I stepped from the shower and looked at all the gear I had spread across the room. I didn’t want to keep loading and unloading it each day, that simple act probably being one of the things wearing me out the most. Having already made the ocean, my biggest goal now was to simply head back home and I thought about my routing and the stops along the way. By the time I had dressed, the decision had been reached: I would mail back all of my camping gear.
Thanks to Google, I learned a UPS store was only a couple of streets away from my hotel. I parked the bike in the parking lot and removed all the stuff I felt I would no longer need. My new tent from New Mexico. The sleeping bag and air pad I had bought in Tulsa. My folding chair. The cookware set. I carried it all into the store, along with a few other odds and ends I could do without, and tried to find a box that they could all fit into. The clerk, seeing me struggling, suggested a box size for me, and started placing all my gear. A short while later, the 31lbs of gear was packaged and carried to the back of the store.
Having less gear, I had to relearn how to strap everything to the bike. Eventually, I came up with a way. Before my trip, I had a small 5L tankbag. Over the past few weeks, I had worn it on my hydration bag, and a larger 10L bag with spare tubes and chain oil had taken its place on the bike. Now, as I redistributed my remaining gear, I realized I could move my tank bag back onto its rightful place on the tank.
With the loads on both my bike and myself lightened, I set off, the miles passing effortlessly beneath the tires. It might’ve been imagined, but the bike felt good, relieved from some of its burden. I reached Sacramento and merged onto Route 50. Most people focus their attention on Route 66, but so much of that historic road has been destroyed by time. Route 50, on the other hand, still exists in its entirety, running from Sacramento all the way to Ocean City, Maryland.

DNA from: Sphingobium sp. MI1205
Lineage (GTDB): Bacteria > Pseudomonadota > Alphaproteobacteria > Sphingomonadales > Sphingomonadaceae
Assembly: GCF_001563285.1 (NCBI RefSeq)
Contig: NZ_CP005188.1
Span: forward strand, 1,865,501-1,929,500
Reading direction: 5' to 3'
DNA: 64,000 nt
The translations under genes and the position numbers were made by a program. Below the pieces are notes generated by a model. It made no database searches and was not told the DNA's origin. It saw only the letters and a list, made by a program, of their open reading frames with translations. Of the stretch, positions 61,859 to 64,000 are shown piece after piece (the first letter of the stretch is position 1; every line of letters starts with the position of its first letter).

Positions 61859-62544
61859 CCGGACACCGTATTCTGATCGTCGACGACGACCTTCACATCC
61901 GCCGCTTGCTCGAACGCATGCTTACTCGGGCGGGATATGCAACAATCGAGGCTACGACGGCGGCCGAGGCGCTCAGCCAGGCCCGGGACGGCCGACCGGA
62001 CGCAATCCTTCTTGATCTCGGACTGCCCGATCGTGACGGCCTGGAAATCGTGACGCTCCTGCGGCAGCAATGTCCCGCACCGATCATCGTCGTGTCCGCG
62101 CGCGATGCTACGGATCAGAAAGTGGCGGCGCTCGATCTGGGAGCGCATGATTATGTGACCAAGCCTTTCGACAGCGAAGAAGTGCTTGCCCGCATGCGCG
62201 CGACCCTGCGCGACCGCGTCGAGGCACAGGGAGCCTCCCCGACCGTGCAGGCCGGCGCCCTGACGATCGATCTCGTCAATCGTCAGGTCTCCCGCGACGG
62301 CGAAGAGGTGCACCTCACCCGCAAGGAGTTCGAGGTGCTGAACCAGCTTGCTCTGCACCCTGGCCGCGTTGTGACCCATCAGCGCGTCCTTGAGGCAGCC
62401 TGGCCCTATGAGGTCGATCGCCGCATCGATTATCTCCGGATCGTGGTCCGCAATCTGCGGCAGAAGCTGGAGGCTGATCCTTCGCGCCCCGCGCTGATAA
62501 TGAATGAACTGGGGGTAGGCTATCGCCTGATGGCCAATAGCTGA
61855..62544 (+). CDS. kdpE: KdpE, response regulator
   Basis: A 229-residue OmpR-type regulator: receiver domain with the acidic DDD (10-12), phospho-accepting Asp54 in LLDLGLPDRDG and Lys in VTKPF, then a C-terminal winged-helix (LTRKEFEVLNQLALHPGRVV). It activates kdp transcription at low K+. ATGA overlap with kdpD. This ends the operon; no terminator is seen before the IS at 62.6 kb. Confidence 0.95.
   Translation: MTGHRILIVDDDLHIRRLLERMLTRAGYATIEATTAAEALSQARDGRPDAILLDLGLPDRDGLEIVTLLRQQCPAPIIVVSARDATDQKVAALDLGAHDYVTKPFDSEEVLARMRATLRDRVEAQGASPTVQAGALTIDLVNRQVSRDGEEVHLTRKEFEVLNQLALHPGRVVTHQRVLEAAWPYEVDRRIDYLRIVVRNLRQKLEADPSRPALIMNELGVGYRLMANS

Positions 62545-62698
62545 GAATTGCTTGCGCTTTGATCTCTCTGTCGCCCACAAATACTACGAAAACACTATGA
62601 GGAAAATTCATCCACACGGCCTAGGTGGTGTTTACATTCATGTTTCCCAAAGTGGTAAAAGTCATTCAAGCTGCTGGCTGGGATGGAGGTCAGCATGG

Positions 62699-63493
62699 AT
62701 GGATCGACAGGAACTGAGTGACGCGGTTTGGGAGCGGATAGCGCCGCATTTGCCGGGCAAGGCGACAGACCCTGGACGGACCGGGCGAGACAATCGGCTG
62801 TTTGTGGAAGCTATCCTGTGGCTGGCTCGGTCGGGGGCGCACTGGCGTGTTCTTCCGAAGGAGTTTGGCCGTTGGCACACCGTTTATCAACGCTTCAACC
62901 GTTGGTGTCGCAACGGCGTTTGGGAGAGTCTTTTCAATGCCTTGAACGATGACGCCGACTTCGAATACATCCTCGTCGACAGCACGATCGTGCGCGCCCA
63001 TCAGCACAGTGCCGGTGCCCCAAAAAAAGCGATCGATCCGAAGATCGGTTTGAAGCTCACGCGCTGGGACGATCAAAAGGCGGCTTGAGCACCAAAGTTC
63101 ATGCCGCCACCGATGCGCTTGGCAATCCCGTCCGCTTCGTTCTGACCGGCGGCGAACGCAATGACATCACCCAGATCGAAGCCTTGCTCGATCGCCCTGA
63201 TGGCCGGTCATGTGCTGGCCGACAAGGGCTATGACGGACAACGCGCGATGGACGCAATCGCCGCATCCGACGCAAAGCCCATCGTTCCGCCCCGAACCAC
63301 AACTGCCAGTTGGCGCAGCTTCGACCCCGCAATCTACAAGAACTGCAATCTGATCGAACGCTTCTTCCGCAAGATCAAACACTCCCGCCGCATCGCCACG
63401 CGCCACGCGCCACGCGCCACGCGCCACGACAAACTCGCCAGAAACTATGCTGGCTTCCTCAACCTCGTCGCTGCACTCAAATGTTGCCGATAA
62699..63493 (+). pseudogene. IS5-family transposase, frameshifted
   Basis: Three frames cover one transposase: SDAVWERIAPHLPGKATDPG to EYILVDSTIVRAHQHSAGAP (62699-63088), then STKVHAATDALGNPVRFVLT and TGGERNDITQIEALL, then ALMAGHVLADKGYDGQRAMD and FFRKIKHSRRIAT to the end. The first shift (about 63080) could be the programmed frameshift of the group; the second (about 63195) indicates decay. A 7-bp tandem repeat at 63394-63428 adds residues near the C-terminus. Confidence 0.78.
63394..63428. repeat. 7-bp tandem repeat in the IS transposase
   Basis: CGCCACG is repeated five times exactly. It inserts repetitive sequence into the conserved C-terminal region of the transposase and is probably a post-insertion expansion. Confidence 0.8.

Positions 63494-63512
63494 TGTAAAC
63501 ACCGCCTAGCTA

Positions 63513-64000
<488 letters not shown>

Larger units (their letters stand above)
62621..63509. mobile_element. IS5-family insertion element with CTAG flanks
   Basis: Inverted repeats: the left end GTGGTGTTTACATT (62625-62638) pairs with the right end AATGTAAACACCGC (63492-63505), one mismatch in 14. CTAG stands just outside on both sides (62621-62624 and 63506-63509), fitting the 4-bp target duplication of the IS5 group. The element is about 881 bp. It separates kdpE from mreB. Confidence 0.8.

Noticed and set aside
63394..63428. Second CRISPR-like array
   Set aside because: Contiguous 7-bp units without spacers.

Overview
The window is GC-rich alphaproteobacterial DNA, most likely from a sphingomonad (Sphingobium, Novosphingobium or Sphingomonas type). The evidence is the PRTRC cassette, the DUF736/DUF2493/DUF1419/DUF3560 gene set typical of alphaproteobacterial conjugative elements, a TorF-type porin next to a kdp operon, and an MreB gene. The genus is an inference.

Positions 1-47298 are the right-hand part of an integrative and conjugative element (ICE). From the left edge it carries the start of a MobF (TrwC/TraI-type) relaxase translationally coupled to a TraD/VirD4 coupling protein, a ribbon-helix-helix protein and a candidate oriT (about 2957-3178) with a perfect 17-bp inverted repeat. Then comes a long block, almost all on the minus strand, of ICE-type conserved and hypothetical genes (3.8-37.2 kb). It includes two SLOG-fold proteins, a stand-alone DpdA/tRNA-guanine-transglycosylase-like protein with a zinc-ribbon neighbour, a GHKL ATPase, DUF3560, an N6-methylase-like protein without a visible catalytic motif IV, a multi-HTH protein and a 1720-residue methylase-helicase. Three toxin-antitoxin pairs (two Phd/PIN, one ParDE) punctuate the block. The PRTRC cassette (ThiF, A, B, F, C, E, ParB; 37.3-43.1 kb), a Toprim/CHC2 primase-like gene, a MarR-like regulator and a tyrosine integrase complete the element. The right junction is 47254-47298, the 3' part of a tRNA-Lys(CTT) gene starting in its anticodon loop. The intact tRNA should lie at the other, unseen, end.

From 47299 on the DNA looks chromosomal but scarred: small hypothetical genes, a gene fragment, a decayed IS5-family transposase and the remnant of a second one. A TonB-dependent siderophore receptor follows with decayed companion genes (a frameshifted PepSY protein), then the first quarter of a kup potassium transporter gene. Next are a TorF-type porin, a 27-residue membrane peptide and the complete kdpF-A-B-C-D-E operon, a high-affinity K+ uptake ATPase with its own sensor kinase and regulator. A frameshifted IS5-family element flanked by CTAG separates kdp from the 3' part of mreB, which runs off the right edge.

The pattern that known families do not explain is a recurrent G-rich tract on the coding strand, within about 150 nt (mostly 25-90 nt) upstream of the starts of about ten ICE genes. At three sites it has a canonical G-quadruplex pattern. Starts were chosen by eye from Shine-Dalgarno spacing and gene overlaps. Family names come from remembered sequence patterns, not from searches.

I wouldn’t travel the entire distance, but since Route 50 did pass almost right next to my doorstep, I would travel a large distance of it, including a part known as “The Loneliest Road in America.” But that would come later. First, I had Lake Tahoe.
After a good lunch from a local Tahoe pizza joint, I went out to ride around the lake. Late in the summer of 2006, I was part of an aircrew that flew an E-3 Sentry to Fallon Naval Air Station to take part in their annual airshow. After the crowds had left one evening, a small group of us took a rental car to the lake, arriving in what photographers call “The Golden Hour”, where the sun casts long dramatic shadows and paints everything with a warm golden hue. The lake was majestic then, and though it was mid-day now, the lake still had a grand beauty to it.
It’s 70-something miles to drive around the lake, filled with the occasional sharp turn and steep hill, yet I saw numerous cyclists pedaling their way around. Maybe it’s because I hadn’t really ridden a bike since I was a kid and, now as an adult, felt uncomfortable whenever I tried, but I felt they were all crazy. It was an ironic thought, considering I was doing a cross-country on a motorcycle.
I finished my lap around the lake, and returned to Route 50, taking me into Fallon. Presenting my ID to the gate guard, he cleared me onto the base with a very Naval “Welcome aboard.” I stuffed my ID away and rode through the gate, still confused by the strange greeting. It got worse at the base’s billeting office, where I was given a room on the “bottom deck”, also known as the ground floor. These terms would make sense if I was on a ship, but this was a base in northern Nevada. I was just happy that as a non-commissioned officer, I ranked high enough to be authorized an in-room bathroom.